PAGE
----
The Payoff of Private School If states provided financial incentives to attend private colleges over comparable public schools, states could increase college graduation rates and save money. That’s the finding of a report by William M. Zumeta, professor of public policy and higher education in the College of Education. For a large number of students, receiving as little as $1,000 in extra state aid would help them get through private school and save the state government money.
Photograph Your Food, Lose Weight That tantalizing Instagram photo of your lunch not only can make your friends jealous. It also can help you eat healthy and lose weight. It’s even more effective than keeping a journal of the food you consume. “The benefit of photos is that it’s more fun to do than taking out a booklet or typing hundreds of words of descriptions in an app,” explains Christina Chung, a doctoral student in human centered design and engineering who was the lead author in the study. MAGAZINE.UW.EDU
Huskies Above the Fold
U 5 UW gets a lot of ink. i i i i i i i i i i i i i i i i Here are just a Uwajimaya! family behind the Uwajifew stories The maya grocery store chain received the Tomodachi Award of note. from the Japanese Cultural & Community Center of Washington for its work bridging relations between Japan and Seattle. Honored were former Uwajimaya chairman Tomio Moriguchi, ’59, ’61; his sister, former CEO Tomoko Moriguchi-Matsuno,’69; and incoming CEO and president Denise Moriguchi (Tomio’s daughter).
The 737 is 50
The Boeing 737, the best-selling commercial jet ever built, celebrated its 50th anniversary in April. The late Jack Steiner, ’40, was the chief designer of the 737.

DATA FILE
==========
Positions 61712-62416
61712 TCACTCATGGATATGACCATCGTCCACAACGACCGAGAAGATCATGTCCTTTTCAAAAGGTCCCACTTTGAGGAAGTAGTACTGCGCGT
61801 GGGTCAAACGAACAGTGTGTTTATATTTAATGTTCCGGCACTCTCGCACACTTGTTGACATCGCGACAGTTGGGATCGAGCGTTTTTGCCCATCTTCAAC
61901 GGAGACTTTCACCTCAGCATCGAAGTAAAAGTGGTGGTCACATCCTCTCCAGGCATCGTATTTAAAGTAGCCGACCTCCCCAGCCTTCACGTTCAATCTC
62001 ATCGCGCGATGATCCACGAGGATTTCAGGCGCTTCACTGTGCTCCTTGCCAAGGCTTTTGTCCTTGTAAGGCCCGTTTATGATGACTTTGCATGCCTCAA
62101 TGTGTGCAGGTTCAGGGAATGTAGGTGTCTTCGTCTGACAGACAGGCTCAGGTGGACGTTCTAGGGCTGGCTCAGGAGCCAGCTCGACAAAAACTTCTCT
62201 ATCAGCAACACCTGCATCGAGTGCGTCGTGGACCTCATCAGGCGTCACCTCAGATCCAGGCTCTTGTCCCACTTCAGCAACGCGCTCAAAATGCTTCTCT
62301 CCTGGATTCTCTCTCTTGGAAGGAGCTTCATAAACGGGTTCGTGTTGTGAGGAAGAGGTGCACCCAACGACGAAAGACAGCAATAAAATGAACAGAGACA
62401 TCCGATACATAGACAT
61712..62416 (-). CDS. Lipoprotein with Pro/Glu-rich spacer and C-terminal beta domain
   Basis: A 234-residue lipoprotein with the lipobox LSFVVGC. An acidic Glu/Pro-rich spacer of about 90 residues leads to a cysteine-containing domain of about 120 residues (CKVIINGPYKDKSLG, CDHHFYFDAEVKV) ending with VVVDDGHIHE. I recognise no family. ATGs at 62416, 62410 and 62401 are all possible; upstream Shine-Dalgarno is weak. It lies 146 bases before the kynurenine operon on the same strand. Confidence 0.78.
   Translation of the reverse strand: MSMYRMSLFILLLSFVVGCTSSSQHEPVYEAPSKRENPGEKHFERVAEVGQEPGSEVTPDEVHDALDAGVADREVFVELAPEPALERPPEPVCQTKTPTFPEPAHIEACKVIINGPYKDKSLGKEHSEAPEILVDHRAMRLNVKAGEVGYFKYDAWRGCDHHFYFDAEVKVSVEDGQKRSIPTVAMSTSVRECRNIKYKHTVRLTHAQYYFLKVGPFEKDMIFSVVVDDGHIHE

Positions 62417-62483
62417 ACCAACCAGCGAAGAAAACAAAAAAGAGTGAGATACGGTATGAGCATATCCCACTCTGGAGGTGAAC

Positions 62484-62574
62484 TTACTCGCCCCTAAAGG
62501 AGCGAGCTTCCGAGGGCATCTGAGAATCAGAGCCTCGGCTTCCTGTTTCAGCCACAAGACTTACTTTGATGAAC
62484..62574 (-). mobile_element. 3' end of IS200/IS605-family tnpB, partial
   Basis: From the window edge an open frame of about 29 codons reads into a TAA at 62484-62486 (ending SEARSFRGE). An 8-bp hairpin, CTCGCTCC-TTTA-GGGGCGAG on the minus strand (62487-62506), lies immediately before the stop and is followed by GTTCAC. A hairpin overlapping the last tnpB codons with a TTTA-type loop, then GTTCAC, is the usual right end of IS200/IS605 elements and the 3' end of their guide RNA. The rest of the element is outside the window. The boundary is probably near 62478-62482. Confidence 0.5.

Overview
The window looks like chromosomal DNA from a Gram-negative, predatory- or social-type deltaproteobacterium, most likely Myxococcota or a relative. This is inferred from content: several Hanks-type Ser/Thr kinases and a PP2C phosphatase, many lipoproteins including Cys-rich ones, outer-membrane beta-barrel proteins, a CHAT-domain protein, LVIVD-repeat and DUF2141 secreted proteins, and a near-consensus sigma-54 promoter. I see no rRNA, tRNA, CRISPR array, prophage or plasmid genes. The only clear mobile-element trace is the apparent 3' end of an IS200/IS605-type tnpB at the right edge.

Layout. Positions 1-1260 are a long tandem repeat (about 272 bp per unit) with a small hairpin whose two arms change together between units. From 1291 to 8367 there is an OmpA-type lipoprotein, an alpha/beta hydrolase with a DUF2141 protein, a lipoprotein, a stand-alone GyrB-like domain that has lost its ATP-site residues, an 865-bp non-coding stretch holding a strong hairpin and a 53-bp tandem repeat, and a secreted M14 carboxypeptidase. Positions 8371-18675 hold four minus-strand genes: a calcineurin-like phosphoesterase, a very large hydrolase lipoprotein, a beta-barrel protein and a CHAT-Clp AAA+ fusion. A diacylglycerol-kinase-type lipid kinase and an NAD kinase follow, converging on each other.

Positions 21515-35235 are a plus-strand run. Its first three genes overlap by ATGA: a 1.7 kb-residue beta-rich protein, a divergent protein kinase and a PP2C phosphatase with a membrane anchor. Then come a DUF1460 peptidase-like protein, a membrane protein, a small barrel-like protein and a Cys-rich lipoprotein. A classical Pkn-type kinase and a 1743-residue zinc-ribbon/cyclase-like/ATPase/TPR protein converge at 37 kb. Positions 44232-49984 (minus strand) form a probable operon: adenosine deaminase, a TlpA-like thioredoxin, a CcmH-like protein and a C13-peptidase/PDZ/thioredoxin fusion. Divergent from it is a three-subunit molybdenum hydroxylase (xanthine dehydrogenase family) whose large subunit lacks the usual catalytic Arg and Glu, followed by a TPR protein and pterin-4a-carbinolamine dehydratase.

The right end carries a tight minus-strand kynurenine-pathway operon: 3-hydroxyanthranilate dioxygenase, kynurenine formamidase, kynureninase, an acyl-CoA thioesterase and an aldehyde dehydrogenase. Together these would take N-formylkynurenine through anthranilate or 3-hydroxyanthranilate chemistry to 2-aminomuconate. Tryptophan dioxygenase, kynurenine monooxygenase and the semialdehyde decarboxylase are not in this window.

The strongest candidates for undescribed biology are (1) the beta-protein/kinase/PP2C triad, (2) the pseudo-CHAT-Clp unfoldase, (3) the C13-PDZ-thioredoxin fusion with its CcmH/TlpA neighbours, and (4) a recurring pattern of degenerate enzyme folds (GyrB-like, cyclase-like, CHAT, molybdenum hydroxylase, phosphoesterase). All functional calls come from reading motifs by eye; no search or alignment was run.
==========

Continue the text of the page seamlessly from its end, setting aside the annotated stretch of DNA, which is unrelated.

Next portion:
Tall at Short
Ali Aguilar, ’17, won’t be putting her glove away any time soon. The All-American Husky softball shortstop was the 13th pick in the 2017 National Pro
Fastpitch College Draft. She was selected in the second round by the Scrap Yard Dawgs of Conroe, Texas.
fessor of family medicine, has been named assistant clinical dean in Idaho for the School of Medicine’s WWAMI program.
Happy 100th birthday to the UW Department of Psychology, which in March marked one century of working to understand and teach us about human nature. Psychology is one of our most popular majors, with an introductory course that attracts more than 3,000 students every year. The department is also among the largest recipients of federal research grants in the College of Arts & Sciences, one reason why UW Psychology has been ranked among the nation’s best for several decades.
The UW continues to churn out Peace Corps volunteers at an eye-opening rate. This year, we ranked second in the nation among large universities for the number of alumni and students signing up. Only that other UW, the University of Wisconsin-Madison, had more.
We Need a Big Cake
Our Man In Spokane
The UW School of Medicine has a new associate dean for Eastern Washington: Spokane-based Darryl Potyk, who serves as chief of medical education for the UW School of Medicine-Gonzaga University Regional Health Partnership. Meanwhile, Frank Batcha, pro-
Full Fulbright State
As always, the UW remains a top producer of Fulbright scholars & students. Twentyone undergraduate and graduate students received a Fulbright award and six scholars received Fulbright grants for 2016-17. iiiiiiiiiiiiiiii
The Foster School of Business has the third most productive management research faculty in North America. That’s the finding of the Management Department Productiv-
ity Ranking compiled by Texas A&M University. Only the University of Pennsylvania and University of Michigan—which both have larger management research faculties than Foster—topped the UW. Wow. iiiiiiiiiiiiiiii
Moving on Up
The UW ranks seventh among national universities in a new Milken Institute report on technology transfer. For the UW and CoMotion, the University’s collaborative innovation hub, the new ranking was a huge rise from the original rankings in 2006, when the UW was 24th. Keep up the good work! iiiiiiiiiiiiiiii
New to the Academy The American Academy of Arts and Sciences welcomed two faculty members: Tom Anderson, professor in the Paul G. Allen School of Computer Science & Engineering, and Karen Goldberg, professor of chemistry. These are just the latest kudos for the duo. Last year, Anderson was inducted into the National Academy of Engineering. And Goldberg is a